No matter how old they are, your children will always be your children. That basic instinct to help and protect them never goes away – and it’s only natural to want to do all you can to help them get on in life. But balancing that with your own financial needs can be tricky.
Right now, the majority of the UK’s wealth is in the hands of the over 50s and it’s estimated that over the next 30 years, an eye-watering £5.5 trillion will be passed onto the next generation. That’s a lot of money passing hands – and the scary thing is, without good and effective planning, a big chunk of that could end up with the taxman.
Planning for the future
We understand it’s not a topic that you want to dwell on. But unless you want 40% of your children’s inheritance to be wiped out in Inheritance Tax (IHT), it’s worth getting some estate planning advice. And you may even want to think about passing some money onto your children now – so they can get the benefit of it while you’re still around to see it.
Here are four of the simplest ways you can safeguard your wealth and pass it on in the most tax-efficient way.
First things first. The simplest way to leave money to your loved ones is to have a will. With that, you can state who you want to inherit and how you want everything to be divided up. If you die and there’s no will in place, then the state will decide what happens to your estate – and you’ll have no say in it.
If you have a good grasp on your financial picture, you might decide that you can afford to ‘gift’ some money to your children while you’re still alive. By reducing the value of your estate in this way, it will help to limit the impact of IHT later – and mean you can offer support to help pay for a wedding, for your kids to get on the housing ladder, or just have a nice family holiday. With the annual exemption, each parent can gift up to £3,000 a year tax-free.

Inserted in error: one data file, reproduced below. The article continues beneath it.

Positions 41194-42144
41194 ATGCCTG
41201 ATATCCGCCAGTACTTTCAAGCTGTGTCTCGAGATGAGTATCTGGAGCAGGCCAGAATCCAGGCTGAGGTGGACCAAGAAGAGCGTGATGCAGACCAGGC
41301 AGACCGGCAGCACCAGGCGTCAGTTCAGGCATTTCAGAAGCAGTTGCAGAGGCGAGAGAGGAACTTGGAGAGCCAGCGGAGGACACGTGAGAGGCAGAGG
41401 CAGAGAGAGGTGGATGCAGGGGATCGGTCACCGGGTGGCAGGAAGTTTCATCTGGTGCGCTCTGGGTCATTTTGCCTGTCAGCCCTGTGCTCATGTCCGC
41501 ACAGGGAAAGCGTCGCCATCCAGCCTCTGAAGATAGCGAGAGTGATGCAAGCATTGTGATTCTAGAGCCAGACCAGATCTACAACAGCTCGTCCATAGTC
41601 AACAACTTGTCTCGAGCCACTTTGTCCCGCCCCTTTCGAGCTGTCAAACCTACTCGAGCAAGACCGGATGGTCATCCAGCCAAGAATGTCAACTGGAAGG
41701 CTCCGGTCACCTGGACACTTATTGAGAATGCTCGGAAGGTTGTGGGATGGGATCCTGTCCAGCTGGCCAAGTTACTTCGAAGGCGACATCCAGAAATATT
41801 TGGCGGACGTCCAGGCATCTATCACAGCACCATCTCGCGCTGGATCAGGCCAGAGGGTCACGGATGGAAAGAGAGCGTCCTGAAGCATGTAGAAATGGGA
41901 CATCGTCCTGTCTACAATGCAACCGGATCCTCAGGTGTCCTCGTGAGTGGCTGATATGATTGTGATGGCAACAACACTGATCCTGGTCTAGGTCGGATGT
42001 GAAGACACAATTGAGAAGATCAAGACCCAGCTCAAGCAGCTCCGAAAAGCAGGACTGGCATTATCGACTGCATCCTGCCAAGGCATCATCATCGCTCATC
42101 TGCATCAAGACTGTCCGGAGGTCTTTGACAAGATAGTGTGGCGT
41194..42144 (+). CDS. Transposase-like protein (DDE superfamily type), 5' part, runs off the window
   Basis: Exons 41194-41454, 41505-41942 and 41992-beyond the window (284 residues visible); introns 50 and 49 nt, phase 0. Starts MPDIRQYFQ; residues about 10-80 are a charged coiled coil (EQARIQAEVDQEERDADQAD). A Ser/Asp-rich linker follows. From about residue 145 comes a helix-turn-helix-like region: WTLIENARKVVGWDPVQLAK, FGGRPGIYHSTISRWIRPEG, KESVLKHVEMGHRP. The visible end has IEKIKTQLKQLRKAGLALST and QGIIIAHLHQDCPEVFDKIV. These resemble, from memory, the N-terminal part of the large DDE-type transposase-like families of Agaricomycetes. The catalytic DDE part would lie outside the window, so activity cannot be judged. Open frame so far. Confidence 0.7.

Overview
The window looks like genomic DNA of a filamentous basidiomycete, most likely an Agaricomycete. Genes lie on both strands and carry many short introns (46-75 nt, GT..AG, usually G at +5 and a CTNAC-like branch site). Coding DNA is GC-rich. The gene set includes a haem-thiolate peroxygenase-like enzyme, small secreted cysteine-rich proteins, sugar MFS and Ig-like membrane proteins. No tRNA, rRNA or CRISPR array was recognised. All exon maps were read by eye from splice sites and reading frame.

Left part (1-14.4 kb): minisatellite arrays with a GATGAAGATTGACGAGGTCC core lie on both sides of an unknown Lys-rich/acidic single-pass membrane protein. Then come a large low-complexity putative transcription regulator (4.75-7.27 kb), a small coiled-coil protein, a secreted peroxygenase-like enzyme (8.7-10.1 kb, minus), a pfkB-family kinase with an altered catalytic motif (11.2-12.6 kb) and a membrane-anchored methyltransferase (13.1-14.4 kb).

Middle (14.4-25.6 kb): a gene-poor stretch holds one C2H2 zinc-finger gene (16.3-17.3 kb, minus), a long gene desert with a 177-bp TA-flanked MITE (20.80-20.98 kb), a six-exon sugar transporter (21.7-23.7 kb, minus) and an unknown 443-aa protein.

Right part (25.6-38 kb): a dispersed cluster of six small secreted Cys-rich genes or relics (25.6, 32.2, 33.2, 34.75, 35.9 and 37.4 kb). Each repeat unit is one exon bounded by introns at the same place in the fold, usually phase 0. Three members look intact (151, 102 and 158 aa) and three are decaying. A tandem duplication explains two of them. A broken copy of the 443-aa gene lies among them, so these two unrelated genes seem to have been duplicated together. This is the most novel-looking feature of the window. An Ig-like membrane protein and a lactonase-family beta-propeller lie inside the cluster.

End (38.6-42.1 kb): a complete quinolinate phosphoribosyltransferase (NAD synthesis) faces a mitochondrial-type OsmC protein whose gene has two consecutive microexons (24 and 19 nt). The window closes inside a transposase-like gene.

Did you know that if you have a life insurance policy, the value of that will form part of your estate – and if it goes over the £325,000 tipping point, your loved ones will have to pay IHT on it? A simple way to get around this is to arrange for the proceeds of the policy to pass into a trust when you die. A trust is a legal arrangement where assets are held by a trustee on behalf of the beneficiary. And trusts aren’t generally classed as part of your estate when calculating IHT.
When considering what you can leave to your family, don’t forget to factor in your pension fund. In many cases, it’s possible to pass your pension benefits onto the next generation. If you die before you’re 75 and haven’t taken any of your pension, your unused pot remains outside of your estate for IHT purposes. So you can pass 100% of it onto anyone you choose. If you’re over 75 when you die, your beneficiary will pay tax on the amount they receive at their normal rate.
None of us knows what the future holds, but if you can afford to give your children a good start in life and pass on some of your wealth now, that could make better sense than holding onto it all until you die. Of course, the very best course of action is to talk to an estate planning expert who can help you decide what you can afford to give away now – and protect the rest so your children get the maximum benefit from it.
If you’d like some help to put plans in place for your next generation, please feel free to give us a call on 01372 365950.
Allowances correct as of 21st May 2021